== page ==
What Does the 2016 Election Mean for Texas?
Ed. note: the following column originally appeared in the Austin American-Statesman.
In his introduction of Hillary Clinton the morning after the election, U.S. Sen. Tim Kaine quoted a post-Civil War Southerner from William Faulkner’s novel “Absalom, Absalom!” “They kilt us, but they ain’t whupped us yit,” he said.
The quote is not without irony in the context of the 2016 election. It’s uttered by the poor white sharecropper Wash, and it’s the Southern Confederacy he hopes “ain’t whupped” yet. It’s still not. Yet.
Here in Texas, that “yet” is key. For despite Democrats’ national loss, Texas progressives made important gains. Democrats here aren’t whupped, but the day may be coming when the Old Confederacy is whupped for good.
This year, Texas Democrats grew their majority margins in every major urban area. They gained seats in the Texas House. They made gains in Republican-leaning areas like Hays, Fort Bend and Tarrant counties.
Only four states showed a net gain in Democratic performance as compared to 2012. Texas led the pack, increasing its performance more than 2 percent. By another measure, Democratic voters in Texas closed the gap on Republicans, netting about 400,000 more votes than in 2012. You could say Texas handed Hillary Clinton her popular vote victory.
Texas Republicans will crow that their power is now absolute in Washington as it has been in Austin. But that’s another reason why independent-minded, skeptical Texans may have been a bit more reluctant to join the Trump Train. Texans don’t like to be told what to do. And that is Trump’s entire pitch. “Elect me and I’ll tell you and the rest of the world what to do.”
At the Republican National Convention, Trump said, “I alone can fix it.” Rugged individuals we may be. But from Sam Houston’s victory at San Jacinto, to the legendary cattle drives, to the oil patch and to new, thriving high-tech industries, Texans learned that “I alone” can’t do squat, as the saying goes. And they don’t generally like fools who make such a claim.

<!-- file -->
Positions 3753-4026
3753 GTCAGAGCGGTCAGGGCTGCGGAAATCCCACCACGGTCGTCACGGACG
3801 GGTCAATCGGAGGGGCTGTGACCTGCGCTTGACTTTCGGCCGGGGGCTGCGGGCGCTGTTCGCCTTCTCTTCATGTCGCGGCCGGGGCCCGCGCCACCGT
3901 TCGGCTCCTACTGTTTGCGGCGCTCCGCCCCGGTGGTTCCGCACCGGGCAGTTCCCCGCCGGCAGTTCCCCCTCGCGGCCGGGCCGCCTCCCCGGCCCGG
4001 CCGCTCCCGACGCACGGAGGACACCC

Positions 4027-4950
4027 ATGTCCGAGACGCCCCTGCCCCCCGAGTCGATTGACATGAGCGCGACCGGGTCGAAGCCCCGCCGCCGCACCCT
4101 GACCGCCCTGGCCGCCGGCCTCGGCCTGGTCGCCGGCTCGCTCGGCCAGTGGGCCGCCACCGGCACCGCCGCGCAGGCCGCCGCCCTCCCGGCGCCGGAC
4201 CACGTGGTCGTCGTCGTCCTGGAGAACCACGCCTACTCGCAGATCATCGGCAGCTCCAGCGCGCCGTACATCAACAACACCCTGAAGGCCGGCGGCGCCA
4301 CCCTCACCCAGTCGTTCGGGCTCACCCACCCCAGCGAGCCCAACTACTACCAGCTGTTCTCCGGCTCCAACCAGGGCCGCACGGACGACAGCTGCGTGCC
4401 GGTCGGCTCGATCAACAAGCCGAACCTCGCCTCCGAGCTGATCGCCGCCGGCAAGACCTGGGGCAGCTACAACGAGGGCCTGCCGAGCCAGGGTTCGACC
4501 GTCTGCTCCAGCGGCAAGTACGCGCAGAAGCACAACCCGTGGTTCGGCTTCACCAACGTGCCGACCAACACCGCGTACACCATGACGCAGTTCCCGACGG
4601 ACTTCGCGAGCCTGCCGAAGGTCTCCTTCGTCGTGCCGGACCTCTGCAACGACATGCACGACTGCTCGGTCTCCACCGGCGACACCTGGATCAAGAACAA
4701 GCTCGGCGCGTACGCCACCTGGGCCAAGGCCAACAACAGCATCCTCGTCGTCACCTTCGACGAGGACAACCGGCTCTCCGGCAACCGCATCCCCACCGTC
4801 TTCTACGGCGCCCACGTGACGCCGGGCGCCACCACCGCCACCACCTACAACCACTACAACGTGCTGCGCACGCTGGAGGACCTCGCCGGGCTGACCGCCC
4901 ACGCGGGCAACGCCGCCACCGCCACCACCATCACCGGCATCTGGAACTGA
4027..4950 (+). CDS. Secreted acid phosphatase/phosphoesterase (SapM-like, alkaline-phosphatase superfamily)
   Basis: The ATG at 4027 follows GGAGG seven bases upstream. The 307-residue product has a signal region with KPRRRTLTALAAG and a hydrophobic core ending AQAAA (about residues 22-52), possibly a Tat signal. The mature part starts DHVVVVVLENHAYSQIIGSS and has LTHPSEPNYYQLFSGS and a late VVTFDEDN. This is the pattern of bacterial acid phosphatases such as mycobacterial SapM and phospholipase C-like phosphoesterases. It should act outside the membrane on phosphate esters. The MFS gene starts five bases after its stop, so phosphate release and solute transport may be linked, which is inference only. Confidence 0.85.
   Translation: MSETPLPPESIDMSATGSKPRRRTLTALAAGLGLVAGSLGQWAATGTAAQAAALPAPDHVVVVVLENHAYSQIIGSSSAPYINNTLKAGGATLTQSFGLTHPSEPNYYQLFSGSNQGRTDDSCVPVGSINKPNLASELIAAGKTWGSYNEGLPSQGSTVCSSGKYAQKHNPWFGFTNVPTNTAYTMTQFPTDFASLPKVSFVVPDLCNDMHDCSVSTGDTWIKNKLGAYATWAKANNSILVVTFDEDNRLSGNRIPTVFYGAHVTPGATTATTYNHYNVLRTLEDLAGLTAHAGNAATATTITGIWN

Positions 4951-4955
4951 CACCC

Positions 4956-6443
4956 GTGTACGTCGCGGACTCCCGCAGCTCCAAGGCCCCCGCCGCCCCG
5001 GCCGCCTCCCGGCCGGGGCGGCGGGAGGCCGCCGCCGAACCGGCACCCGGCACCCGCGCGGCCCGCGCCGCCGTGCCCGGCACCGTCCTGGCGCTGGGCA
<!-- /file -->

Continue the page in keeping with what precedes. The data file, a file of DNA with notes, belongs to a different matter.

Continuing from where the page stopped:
It’s true that Texas is becoming a more diverse state. Houston is now the most diverse city in America. As every pundit knows (God help us!), this will ultimately help alter political outcomes here.
But the real change will be driven by common sense views shared by all of us. Texans are tired of policies that enforce wage suppression so severe that families can’t get by. Texans are tired of a health care system that denies millions access to quality care.
They are tired of the GOP’s assaults on public education. They are tired of finding college financially out of reach of their kids. They are tired of deteriorating roads and bridges and lack of planning for our future water needs.
They are tired of the war on women and the multiple wars on everyone not a member of the GOP’s exclusive, narrow-minded little club. They are sick — actually sick — and tired of a poisoned environment.
Most of all, they are tired of years of distracting “culture wars” used by Republicans to hide their contempt for the common sense needs of Texans. They get us fighting over public bathroom etiquette, for crying out loud, while they and their cronies raid the Treasury and leave the fate of the state to their selfish whims.
Yes, it is shocking that just enough Americans in just enough battleground states voted for Donald Trump to hand him an Electoral College victory. Shocking and embarrassing.
He is precisely the kind of person most of us were taught never to become. He is deceitful, self-centered, bigoted, greedy, abusive, and dismissive of everyone who is not, well, him.
It’s unlikely most Trump voters here were actually voting for his promises. Texans don’t want a border wall. They don’t want to tear up free trade agreements, abandon NATO, or hand nuclear arms to Saudi Arabia. They sure don’t want to lose their health insurance because of a pre-existing health condition, which they would lose if Trump succeeds in trashing Obamacare.
Trump’s upset win presents democracy with something of an emergency. That can’t be hidden or sugar-coated. Trump truly is unfit to be president by any and every measure. His is not the Texas way. And Texas may just lead the way out of the nightmare.